How to build a Tableau Portfolio

As a Data Analyst, you will use a visualization tool like Tableau to show off your analysis or build dashboards for your stakeholders to slice and dice their data. 

That’s why building a Tableau portfolio is so important to land your next opportunity. It shows potential employers that you have the visualization skills they need and also shows your approach to getting insights from data. 

Thankfully, Tableau makes it easy to build and host a portfolio to show off to potential employers with their Tableau Public website. With it, you can make a profile and host your work. Here are some great examples. I recommend you follow all of them.

Before we get started on building your own portfolio you need to get your own copy of Tableau Desktop or Tableau Public.
  • If you don't have access to Tableau Desktop, download the free Tableau Public tool. It's completely free to use to practice your skills and publish dashboards. The only downside is that you cannot save your work to your local drive, like with the full Tableau Desktop installation.

  • If you're a university/college student check out Tableau for students and get a full Tableau Desktop license for FREE.

Now that you have a version of Tableau, here is how you can build a robust portfolio:
  1. Sign up for a Tableau Public account. You will use this to host your visualization portfolio.

  2. Go to and check out their Tableau tab. Workout Wednesday is a free community challenge where you are given an exact report/dashboard to replicate to test your skills. There's a new challenge posted every Wednesday and the solution is usually posted by the weekend. There are over 200 challenges so you will not run out of practice material any time soon. I recommend you complete their entire Tableau Essentials section before moving on to the other challenges. Publish all your work to your Tableau Public profile.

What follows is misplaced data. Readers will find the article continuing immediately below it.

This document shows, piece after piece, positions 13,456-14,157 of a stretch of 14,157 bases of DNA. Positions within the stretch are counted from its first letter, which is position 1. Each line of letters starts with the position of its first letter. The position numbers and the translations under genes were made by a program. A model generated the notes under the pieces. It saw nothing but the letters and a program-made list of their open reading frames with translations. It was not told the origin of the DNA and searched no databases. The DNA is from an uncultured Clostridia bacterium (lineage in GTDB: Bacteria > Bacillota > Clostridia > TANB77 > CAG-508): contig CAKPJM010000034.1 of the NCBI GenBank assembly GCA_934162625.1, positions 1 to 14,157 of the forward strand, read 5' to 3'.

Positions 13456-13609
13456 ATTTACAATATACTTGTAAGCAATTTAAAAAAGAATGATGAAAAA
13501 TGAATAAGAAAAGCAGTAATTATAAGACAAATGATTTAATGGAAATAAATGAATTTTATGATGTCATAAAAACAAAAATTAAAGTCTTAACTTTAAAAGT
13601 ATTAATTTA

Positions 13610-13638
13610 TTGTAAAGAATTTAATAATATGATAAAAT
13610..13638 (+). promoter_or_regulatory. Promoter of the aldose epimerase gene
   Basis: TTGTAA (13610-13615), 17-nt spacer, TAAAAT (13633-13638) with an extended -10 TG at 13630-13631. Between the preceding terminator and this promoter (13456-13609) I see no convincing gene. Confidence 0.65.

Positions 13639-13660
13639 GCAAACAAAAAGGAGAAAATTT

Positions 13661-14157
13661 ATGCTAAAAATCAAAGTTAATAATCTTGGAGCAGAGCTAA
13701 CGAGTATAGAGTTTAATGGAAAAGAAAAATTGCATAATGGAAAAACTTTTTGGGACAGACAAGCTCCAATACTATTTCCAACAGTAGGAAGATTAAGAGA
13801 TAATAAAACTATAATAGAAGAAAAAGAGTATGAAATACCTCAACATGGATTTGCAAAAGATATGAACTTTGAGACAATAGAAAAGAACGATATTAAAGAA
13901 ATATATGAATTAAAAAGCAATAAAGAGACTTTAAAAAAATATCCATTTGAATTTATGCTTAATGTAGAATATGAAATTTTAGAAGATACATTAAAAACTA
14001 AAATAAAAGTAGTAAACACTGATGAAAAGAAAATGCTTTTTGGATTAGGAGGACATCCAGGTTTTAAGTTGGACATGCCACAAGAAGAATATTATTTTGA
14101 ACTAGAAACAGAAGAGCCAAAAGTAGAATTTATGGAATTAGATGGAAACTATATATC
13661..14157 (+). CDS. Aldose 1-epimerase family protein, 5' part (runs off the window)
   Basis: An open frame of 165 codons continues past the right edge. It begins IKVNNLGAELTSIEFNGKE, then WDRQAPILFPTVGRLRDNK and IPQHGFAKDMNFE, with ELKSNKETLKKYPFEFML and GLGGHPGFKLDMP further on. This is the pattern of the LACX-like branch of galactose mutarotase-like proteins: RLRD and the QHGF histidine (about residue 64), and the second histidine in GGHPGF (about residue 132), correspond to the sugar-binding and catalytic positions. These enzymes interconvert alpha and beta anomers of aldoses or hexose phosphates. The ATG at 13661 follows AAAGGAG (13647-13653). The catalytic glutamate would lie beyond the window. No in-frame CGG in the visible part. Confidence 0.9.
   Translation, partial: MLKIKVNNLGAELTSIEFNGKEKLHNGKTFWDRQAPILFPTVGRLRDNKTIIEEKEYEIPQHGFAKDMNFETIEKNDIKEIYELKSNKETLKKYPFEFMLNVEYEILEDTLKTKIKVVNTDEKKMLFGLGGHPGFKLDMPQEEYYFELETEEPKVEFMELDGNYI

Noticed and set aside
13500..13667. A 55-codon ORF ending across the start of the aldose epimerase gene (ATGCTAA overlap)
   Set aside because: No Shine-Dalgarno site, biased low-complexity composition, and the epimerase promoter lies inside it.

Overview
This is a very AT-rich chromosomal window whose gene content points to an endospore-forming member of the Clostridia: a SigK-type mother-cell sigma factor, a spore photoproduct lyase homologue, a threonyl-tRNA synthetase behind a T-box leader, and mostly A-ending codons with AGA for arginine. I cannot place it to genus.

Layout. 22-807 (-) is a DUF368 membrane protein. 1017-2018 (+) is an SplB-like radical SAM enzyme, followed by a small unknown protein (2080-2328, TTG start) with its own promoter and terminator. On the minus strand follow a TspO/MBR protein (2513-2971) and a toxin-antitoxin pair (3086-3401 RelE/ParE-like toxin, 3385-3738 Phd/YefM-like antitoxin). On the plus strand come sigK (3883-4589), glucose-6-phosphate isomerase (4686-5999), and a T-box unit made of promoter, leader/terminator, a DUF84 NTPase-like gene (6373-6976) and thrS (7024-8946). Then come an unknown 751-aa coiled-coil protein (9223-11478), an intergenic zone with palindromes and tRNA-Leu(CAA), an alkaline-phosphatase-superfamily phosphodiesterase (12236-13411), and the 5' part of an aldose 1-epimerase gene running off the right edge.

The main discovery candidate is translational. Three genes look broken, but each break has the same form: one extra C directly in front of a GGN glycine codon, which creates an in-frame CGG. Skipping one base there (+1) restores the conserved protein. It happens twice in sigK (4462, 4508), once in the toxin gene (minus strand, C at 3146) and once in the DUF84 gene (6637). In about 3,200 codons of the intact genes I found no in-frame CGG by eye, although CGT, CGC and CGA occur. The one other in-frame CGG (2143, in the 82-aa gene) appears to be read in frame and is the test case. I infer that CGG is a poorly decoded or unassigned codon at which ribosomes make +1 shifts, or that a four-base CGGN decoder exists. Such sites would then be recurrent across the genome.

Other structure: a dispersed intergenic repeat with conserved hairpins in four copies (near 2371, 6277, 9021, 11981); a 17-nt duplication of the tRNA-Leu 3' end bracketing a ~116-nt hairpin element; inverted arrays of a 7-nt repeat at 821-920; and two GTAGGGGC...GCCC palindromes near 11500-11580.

3. Go to Makeover Monday and go through their datasets. Makeover Monday is a challenge similar to Workout Wednesday, except instead of telling you exactly what to do, you are given a dataset and an original visualization and you are tasked with exploring the data and presenting it in a different way. This challenge is completely free-form and there are no wrong answers. I really like it because you can also see other people's solutions and get a feel for what makes an effective visualization. There's also over 200 datasets available so you'll have plenty of material to work with. I recommend you do at least 10 of these and put them on your Tableau Public profile.

  4. Create your own dashboards. Now that you have a profile filled with Workout Wednesday and Makeover Monday content, it's time to build your own dashboards with either data you find interesting, like an analysis of your favorite sports team performance over the years, or an analysis of your own data like steps, or sleep. This will give you the closest practice to being an actual data analyst because when you are in a DA role, you should be the subject matter expert on the data you are working with. That's why picking a topic you are passionate about, like sports, or picking topics you know a lot about, like your steps and when they were low because you were sick or abnormally high because you were on vacation, will yield a much better analysis than with data you don't know much about. 

And that's it! Shoot me a message on tiktok if you have any questions! 

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